I love hiking. I do it whenever I can. There is nothing better than being out in nature, breathing fresh air and getting sunshine. If you hike in Yellowstone, you need to be bear aware. Bear attacks are rare and I'm not trying to scare anyone, I just want you to have fun and stay safe!
So what if you come across a grizzly bear? What should you do? First of all, read the information you'll get from the ranger station upon entering the park. Now, if you will be doing some hiking in the back-country, it's best to do it in a group of 3 or 4 or more other folks. Bring bear spray. Talk and make noise, wear bear bells, clap your hands every so often. In most cases, bears will high tail it in the opposite direction if they hear you coming.
If you surprise one though, it may attack you. So if you turn a corner and there is a bear, first of all DON'T RUN. If you run it will chase you. Instead, avert your eyes and back away slowly. Talk in a low, non-threatening tone of voice (yes, talk to the bear in a soft voice so it will know you are human and not a prey animal) and leave the area.
If you have small children with you, pick them up immediately.
The bear may stand on it's hind legs to get a better look at you and to smell the air. When a bear stands, it's usually not threatening but just curious. It will probably scare the hell out of you though but don't scream.
This will be difficult I know, but try to remain calm. Most bears do NOT want to attack you and usually just want to be left alone. Bears may bluff their way out of an encounter by charging and then turning away at the last second. Bears may also react defensively by wooﬁng, yawning, salivating, growling, snapping their jaws, and laying their ears back. Continue to talk to the bear in low tones; this will help you stay calmer, and it won't be threatening to the bear. A scream or sudden movement may trigger an attack. Never imitate bear sounds or make a high-pitched squeal.
Make yourself look larger by moving to higher ground if you can.
Never ever allow the bear to have any of your food. Keep it tightly concealed so the bear can't smell it. Never drop your pack. It can be good protection.
If the bear is stationary, move away slowly and sideways; this allows you to keep an eye on the bear and avoid tripping. Moving sideways is also non-threatening to bears. Do NOT run, but if the bear follows, stop and hold your ground. Bears can run as fast as a racehorse both uphill and down. You can't outrun them. Like dogs or cats, they will chase ﬂeeing animals. Do NOT climb a tree. Both grizzlies and black bears can climb trees much faster than you.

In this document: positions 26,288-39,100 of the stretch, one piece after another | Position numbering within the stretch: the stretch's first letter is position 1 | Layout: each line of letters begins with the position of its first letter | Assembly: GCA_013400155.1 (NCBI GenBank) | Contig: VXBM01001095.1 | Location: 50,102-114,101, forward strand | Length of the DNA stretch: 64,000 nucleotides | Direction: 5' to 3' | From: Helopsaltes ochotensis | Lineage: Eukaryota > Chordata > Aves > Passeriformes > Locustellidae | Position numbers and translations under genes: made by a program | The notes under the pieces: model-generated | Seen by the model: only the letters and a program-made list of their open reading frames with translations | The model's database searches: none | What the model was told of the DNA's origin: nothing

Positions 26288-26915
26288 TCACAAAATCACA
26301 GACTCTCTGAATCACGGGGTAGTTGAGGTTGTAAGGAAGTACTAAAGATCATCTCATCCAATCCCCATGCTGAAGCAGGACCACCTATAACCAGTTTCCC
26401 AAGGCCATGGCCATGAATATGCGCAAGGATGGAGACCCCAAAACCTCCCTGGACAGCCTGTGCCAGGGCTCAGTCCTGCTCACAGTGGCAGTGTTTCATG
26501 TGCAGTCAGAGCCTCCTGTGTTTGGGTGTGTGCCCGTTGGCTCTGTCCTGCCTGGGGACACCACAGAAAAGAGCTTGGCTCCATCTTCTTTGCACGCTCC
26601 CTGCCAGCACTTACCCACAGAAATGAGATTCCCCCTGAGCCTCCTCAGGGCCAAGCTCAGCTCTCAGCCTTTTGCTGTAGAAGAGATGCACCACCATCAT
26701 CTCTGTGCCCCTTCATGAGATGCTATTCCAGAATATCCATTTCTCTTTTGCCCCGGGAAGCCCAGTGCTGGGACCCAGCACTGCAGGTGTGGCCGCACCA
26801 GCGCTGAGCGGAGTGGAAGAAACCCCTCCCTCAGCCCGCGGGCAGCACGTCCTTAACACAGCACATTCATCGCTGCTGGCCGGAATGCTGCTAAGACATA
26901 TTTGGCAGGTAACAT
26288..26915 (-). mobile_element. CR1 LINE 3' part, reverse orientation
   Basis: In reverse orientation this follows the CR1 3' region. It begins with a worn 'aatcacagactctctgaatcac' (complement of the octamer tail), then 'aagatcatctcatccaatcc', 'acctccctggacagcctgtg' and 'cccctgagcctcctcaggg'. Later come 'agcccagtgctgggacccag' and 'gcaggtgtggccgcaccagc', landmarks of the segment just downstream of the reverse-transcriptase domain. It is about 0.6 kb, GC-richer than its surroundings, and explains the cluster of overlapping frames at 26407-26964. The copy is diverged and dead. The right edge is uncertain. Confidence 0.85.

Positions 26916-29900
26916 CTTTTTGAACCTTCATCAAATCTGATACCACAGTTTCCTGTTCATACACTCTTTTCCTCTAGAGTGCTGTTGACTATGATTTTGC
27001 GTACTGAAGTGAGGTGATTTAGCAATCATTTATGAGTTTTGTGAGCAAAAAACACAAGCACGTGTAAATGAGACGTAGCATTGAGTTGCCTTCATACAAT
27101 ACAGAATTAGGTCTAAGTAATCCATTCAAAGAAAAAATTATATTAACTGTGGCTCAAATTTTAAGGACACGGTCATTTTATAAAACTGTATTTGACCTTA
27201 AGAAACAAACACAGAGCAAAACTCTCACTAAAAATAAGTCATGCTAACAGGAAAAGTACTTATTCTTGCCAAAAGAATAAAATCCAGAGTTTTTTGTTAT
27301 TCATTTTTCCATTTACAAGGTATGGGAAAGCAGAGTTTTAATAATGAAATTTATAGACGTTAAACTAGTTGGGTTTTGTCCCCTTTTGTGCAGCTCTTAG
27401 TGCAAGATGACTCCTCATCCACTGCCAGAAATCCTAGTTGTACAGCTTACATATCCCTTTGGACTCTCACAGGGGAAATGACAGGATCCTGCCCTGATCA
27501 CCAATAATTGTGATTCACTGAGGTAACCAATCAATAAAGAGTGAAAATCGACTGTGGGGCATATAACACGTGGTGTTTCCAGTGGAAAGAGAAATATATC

If you see a mama and her cubs, be particularly cautious. She will protect those cubs at all costs. Never approach them and don't ever put yourself between the mother and the cubs. She will attack you.
This is from the NPS site: Bear attacks are rare; most bears are only interested in protecting food, cubs, or their space. However, being mentally prepared can help you have the most effective reaction.
Every situation is different, but below are guidelines on how brown bear attacks can differ from black bear attacks. Help protect others by reporting all bear incidents to a park ranger immediately. Above all, keep your distance from bears!
Brown/Grizzly Bears: If you are attacked by a brown/grizzly bear, leave your pack on and PLAY DEAD. Lay ﬂat on your stomach with your hands clasped behind your neck. Spread your legs to make it harder for the bear to turn you over. Remain still until the bear leaves the area. Fighting back usually increases the intensity of such attacks. However, if the attack persists, fight back vigorously. Use whatever you have at hand to hit the bear in the face.
Black Bears: If you are attacked by a black bear, DO NOT PLAY DEAD. Try to escape to a secure place such as a car or building. If escape is not possible, try to ﬁght back using any object available. Concentrate your kicks and blows on the bear's face and muzzle.
If a bear attacks you in your tent, or stalks you and then attacks, do NOT play dead—ﬁght back! This kind of attack is very rare, but can be serious because it often means the bear is looking for food and sees you as prey.
And remember, bear spray is the best weapon against an attacking bear.
Also, remember to always stop in a ranger station to let them know where you will be hiking and when you expect to return. This awesome photo was taken by Adam Willoughby-Knox.
If you keep these tips in mind, you'll be fine and you'll have a wonderful time you'll never forget. =]:)